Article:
Depending on the map, you’ll be able to fly both in and outside. Flying through huge and complex structures is so much fun that we really want to push that far.

The screenshots I’ve seen seem to suggest that each ship has different weapons. Will players load out their ship prior to spawn and then launch, are you opting for the weapon pick up style seen in older shooters? If it’s the former, will players also be able to customise their ship?

Weapons are not specific to one ship type or another. You’ll be able to mount any of your weapons on any ship type, that’s for sure.

The way you get and equip weapons is still under prototyping so it’s a bit premature to talk about that.

And yes, you’ll be able to customize your ship.

Are there any interesting gun designs that you’d like to show off and talk about?

For the moment we have few weapons in the game. We are starting with the classic ones like the gatling or the homing missile launcher. The goal is something like 8 to 10 weapons max.

The reduced number of weapons is another inspiration from Quake and UT. You don’t need a thousand type of guns, they just need to be interesting and fun to play.

I wanted to clarify the Jet and Hover Modes; will the two methods of flight be implemented as distinct play styles, or is the intent more for Jet Mode to be like a “sprint” with most of combat emphasising Hover Mode?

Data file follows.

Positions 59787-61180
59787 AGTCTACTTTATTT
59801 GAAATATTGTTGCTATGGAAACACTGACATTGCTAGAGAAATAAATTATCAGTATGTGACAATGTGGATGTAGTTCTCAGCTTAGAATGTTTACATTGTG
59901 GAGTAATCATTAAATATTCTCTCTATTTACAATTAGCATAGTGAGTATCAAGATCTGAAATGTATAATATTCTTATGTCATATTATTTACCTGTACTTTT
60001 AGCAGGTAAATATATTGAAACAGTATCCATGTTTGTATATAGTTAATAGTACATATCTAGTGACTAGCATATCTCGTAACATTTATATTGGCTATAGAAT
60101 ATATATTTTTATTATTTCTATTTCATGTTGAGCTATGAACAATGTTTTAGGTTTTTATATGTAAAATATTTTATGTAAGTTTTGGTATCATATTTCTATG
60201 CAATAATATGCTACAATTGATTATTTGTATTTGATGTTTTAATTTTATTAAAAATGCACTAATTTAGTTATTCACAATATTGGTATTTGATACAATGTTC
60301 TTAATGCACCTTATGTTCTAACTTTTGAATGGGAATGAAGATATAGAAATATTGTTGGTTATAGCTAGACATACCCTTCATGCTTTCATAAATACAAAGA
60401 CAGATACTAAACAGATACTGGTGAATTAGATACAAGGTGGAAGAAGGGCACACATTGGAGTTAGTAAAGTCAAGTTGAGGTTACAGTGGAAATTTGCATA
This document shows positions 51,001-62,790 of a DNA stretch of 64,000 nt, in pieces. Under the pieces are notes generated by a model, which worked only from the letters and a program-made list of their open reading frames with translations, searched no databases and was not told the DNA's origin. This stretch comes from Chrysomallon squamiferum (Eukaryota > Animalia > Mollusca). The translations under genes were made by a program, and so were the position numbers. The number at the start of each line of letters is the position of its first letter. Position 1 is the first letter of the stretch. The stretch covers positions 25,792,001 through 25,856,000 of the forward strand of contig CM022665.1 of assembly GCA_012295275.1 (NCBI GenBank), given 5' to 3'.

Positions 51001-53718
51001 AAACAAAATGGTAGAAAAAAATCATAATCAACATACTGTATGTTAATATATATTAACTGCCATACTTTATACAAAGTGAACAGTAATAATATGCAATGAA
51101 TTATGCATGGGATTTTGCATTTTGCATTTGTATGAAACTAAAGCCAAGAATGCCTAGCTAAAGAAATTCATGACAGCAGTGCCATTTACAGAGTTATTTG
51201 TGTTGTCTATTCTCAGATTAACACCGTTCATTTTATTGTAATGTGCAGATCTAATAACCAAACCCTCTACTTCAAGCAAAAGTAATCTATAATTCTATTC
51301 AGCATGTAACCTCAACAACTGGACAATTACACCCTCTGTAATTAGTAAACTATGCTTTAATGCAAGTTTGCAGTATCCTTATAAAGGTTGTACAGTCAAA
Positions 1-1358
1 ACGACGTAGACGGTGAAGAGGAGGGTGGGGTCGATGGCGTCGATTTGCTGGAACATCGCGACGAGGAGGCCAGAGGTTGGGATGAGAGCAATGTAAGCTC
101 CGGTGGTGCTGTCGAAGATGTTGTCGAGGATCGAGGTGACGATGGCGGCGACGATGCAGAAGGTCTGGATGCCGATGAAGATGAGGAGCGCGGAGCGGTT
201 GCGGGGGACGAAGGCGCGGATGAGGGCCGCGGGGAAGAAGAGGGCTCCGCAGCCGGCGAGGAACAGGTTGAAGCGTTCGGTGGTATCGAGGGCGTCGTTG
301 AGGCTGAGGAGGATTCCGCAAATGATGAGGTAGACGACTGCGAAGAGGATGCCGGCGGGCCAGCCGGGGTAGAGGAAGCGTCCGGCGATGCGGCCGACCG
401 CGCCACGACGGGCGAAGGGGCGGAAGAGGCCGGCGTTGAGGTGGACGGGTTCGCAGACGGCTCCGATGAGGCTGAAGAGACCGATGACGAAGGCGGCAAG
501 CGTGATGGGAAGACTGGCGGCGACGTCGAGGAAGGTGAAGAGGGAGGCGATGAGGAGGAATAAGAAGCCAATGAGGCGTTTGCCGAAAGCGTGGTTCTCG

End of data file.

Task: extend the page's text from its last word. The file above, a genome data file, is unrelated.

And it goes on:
Well, you could say that they’re distinct play styles as both modes have its own specificities and options. But, basically, the way you control your ship and aim at foes is pretty much the same in both move modes. This gives a great fluidity to the gameplay and encourages the player to constantly switch between modes.

The trailer seemed to showcase a deathmatch style game, but will we see additional modes such as CTF?

Of course, you’ll find all the must-have game modes you expect from any multiplayer combat game. Death match, team death match, capture the flag, domination etc… But above all, we are working to bring custom game modes that will magnify our specific move modes and gameplay options.

How much of the trailer we saw was actual gameplay, and how much was prerendered video?

All of the video footage was shot using the in-game engine. The combat scenes were recorded live during real 4 player combat. What’s the point in pre-rendering scenes when you have Unreal Engine spitting the whole thing in real-time ?

At the start of the trailer you mention that it’s still in progress, but frankly it already looks pretty good. What’s left to be worked on?

You’re right, we’ve got our core gameplay running but some features are still at prototyping stage and we have tons of ideas we’d like to experiment. The path from there to the delivery of a fun, bulletproof, balanced, complete game is long. So please be patient and stay tuned.

I’d be remiss if I didn’t ask this; any news on a beta test or the final release date?

There will be beta testing builds in a few months from now, but as for the final release, it’s still very tricky to provide a precise schedule.